For the community as a whole, sabbaticals are just so very important in keeping things positive. Probably the most morale-sinking event that can happen is when a long-time player hits her burnout point and does not decide to fade quietly into the night. Nay, she must rant at great lengths on the forums, to guildies, and in chat about the game's failings and how we're all suckers to still be here, etc. I've seen this way too many times, and I can't help but wonder whether this wouldn't have happened if this person had just given herself permission to take a break. When you don't play anything else, sooner or later the fairy tale is going to end badly, and there's this desire to drag down everyone with you. It doesn't benefit the people who are still enjoying it, and I feel bad for those who ragequit in such ways because they could've seen the warning light a long time ago and taken steps to walk away without a fuss.
Sabbaticals aren't without flaws. People will judge you for leaving, even if for a set period of time, especially if you're a well-known player, blogger, or popular member of your kinship. Whether or not you mean for your leave of absence to be a referendum on the game, others will take it as such, and it's hard to explain why you might need that out-of-game rest and rejuvenation.
By leaving for a while, you'll also be unplugging from the day-to-day connections and updates from your in-game friends and probably from the game itself. Sure, there's the LotRO news page and Massively's LotRO coverage, but I find that if I'm not actively playing or anticipating a game, my awareness of what's going on in it is quite low in comparison. The longer you're away, the more this compounds, and if you don't have systems in place to keep in touch with your buddies or with the current news, you could drift away entirely.
Of course, those taking a break will no longer be on top of the progression curve, if such things matter to you. Content will be added, others will be running instances and gearing up more, and you might find yourself in a catch-up position, which might hurt later if you relish being at the top of the heap.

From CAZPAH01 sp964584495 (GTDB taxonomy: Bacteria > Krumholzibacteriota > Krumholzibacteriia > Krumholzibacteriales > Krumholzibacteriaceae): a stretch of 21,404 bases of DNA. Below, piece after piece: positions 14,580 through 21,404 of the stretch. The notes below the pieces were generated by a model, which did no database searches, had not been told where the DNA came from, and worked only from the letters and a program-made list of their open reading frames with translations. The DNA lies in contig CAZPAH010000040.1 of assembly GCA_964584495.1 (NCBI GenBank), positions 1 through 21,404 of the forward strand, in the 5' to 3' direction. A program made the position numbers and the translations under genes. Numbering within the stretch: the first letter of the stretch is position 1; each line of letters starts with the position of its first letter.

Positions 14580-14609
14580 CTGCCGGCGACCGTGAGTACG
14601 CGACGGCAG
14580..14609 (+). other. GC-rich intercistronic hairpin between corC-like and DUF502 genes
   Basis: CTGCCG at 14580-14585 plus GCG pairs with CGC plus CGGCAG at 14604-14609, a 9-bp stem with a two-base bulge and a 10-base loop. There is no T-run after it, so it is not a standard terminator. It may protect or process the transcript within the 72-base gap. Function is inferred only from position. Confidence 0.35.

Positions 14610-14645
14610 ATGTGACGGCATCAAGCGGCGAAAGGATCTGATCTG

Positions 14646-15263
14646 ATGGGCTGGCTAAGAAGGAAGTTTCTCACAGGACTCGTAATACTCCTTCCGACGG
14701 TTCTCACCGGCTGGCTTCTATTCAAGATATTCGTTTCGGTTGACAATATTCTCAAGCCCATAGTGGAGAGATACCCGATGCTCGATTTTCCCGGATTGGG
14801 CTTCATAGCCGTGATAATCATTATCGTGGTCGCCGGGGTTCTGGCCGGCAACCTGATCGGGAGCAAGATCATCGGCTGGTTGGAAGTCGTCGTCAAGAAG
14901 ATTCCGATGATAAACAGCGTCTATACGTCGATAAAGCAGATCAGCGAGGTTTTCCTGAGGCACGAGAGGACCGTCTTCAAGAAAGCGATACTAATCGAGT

Probably the most common issue I've had and heard from others is the difficulty of re-entry following a good amount of time away from the game. LotRO's complex classes and full-to-the-brim hotbars can be just downright intimidating to any returning player as he or she tries to fire up the neurons of memory to recall just what does what, how fight rotations progress, and so on. Even worse, your first day back will be greeted with a screen shouting information at you: quests chains in progress, deeds that you were working on, legendary item reset notices, reputation increases from the previous patch, tutorial popups concerning new features, and so on. What you want is a nice, quiet re-entry; what you get is a loud crash course that can jar you right back out of the game.
Some of these issues can be taken care of in advance by doing some simple prep work prior to leaving, much like cleaning up your house before heading off on vacation. Let your kinship know you're going on sabbatical and why, write yourself a few quick notes about what your character was working on, and make sure that you bookmark the LotRO news feed and check in once a week or so.
Most importantly: Relax! Try something new. Escape the mentality of the "one game to rule them all" and realize that it's OK to take breaks and OK to like more than one MMO. I think that if you do, you'll find like me that you'll extend your interest in Middle-earth far past its earlier expiration date.
When not enjoying second breakfast and a pint of ale, Justin "Syp" Olivetti jaws about hobbits in his Lord of the Rings Online column, The Road to Mordor. You can contact him via email at firstname.lastname@example.org or through his gaming blog, Bio Break.